For someone who has been following India’s supply chain industry and its developments closely, saying that India’s logistics cost is considerably high sitting at 14% of GDP, is as effortless as breathing. The high logistics cost and Modi government’s umbrella of initiatives to bring it down to a single number has been a trending topic, both domestic and overseas. But when one comes to think of it, without the veil of any sort of bias, it is not difficult to realise that the coined number of 14% of GDP is an overestimate – arrived at by Armstrong & Associates, using a model built for developed countries. Armstrong & Associates routinely estimates logistics costs as a percentage of GDP for many countries.
The model is based on observed data of economy and infrastructure-related input variables (available from the World Bank database) and output variables (logistics cost as percentage of GDP) of select developed countries. Typically, estimates of output variables of developed countries are available through alternative methods. Input variables for any country can be fed into the aforesaid model to arrive at the tentative logistics cost as a percentage of GDP for that country.
Armstrong & Associates’ model is developed for control countries, which are basically first world economies. And there is a common saying in the global logistics industry – One Size Does Not Fit All.
While it may be an easy way to estimate the figure, and even though the consulting firm is a reliable source; but is the model actually relevant for developing countries, including India?
The said model and report evaluate around 46 elements to arrive at the logistics costs, and some of them may just not be relevant for India as a developing economy. However, the elements of the logistics costs are not explicitly stated, and there is no uniform definition of what should be included in measuring logistics cost.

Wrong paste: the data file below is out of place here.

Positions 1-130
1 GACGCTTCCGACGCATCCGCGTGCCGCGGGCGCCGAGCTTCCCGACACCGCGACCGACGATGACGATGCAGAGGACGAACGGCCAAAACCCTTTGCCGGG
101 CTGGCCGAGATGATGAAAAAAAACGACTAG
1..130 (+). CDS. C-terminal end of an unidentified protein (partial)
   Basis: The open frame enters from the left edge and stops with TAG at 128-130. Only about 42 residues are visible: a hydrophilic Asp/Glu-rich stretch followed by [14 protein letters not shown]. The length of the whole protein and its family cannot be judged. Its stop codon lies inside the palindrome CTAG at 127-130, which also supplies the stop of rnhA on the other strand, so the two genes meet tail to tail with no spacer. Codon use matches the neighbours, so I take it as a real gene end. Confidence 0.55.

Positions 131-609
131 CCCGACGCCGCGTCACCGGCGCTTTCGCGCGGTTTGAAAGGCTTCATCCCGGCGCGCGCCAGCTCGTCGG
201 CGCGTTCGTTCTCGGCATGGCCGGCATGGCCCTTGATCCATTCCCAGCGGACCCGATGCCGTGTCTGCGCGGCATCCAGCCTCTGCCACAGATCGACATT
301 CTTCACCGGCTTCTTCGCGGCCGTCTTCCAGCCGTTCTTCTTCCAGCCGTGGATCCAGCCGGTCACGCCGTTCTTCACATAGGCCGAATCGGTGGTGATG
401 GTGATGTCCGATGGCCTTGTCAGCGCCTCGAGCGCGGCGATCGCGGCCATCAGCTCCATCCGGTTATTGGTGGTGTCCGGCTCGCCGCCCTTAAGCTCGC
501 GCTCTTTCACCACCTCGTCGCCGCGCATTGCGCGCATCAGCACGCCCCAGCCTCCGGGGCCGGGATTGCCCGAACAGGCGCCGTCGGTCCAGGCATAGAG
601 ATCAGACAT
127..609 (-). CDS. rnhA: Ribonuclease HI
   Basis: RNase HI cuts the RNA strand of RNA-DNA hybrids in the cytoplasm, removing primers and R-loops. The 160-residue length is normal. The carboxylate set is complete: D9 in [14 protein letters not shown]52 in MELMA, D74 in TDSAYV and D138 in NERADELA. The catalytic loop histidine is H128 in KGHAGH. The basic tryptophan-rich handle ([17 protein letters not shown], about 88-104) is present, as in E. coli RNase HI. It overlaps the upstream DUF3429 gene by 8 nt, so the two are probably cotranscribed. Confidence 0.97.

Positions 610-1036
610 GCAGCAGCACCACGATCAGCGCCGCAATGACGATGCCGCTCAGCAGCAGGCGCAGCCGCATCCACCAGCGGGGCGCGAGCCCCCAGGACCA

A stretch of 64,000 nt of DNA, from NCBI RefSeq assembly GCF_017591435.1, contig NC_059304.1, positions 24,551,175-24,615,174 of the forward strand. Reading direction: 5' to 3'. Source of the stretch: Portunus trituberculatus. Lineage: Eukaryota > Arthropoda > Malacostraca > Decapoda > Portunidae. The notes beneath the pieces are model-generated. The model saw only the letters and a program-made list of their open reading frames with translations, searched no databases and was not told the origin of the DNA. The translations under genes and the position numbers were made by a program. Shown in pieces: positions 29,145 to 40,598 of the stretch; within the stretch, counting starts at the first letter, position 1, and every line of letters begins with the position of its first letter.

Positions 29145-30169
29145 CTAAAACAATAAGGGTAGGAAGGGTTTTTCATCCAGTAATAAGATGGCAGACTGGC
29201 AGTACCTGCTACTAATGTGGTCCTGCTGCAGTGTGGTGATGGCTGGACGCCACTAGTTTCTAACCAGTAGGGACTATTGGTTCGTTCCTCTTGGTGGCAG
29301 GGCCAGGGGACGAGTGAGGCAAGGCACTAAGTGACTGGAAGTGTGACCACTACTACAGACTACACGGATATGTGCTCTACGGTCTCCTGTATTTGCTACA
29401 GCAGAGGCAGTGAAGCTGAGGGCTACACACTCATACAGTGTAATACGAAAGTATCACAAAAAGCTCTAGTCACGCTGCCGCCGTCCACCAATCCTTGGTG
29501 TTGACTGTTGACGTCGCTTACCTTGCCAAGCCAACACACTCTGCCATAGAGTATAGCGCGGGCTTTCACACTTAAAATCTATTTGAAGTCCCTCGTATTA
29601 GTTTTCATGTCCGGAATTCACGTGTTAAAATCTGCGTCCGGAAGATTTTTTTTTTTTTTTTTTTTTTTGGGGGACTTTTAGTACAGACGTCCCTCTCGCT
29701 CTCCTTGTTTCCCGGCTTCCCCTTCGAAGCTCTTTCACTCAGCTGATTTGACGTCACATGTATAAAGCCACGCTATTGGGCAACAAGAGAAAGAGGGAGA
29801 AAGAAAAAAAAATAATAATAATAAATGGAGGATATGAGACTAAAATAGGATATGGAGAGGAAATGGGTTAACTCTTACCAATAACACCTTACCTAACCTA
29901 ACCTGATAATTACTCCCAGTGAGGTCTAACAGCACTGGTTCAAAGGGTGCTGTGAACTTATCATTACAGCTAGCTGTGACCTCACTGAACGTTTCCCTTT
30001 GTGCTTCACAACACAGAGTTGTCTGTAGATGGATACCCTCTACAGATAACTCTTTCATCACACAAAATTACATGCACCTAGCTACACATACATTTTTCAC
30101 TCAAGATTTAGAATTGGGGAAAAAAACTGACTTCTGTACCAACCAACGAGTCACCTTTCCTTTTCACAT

While there are a handful of ‘core elements’ that are considered while calculating the logistics costs of a country, transportation is the single largest cost element comprising 30-50 per cent of the total logistics cost, depending on transport infrastructure and bottlenecks in last-mile connectivity. India’s official statistics do not report logistics cost, but they do report transportation cost in the computation of Supply Use Table (SUT) of India. According to SUT, which is for 2018-19, the transportation cost amounted to 4.7% of that year’s GDP.
Isn’t it incredible how the numbers differ – with one side taken by a renowned multinational consulting firm and the other by India’s ‘official statistics’. The NCAER study of India’s logistics cost comes up with a similar figure, post-introduction of GST.
Double-digit logistics cost in India is an unverified figure. Logistics bodies can use it for their lobbying exercises. From the business planning point, the variability in consignment movement time is more important, which one hopes will reduce with the adoption of the National Logistics Policy.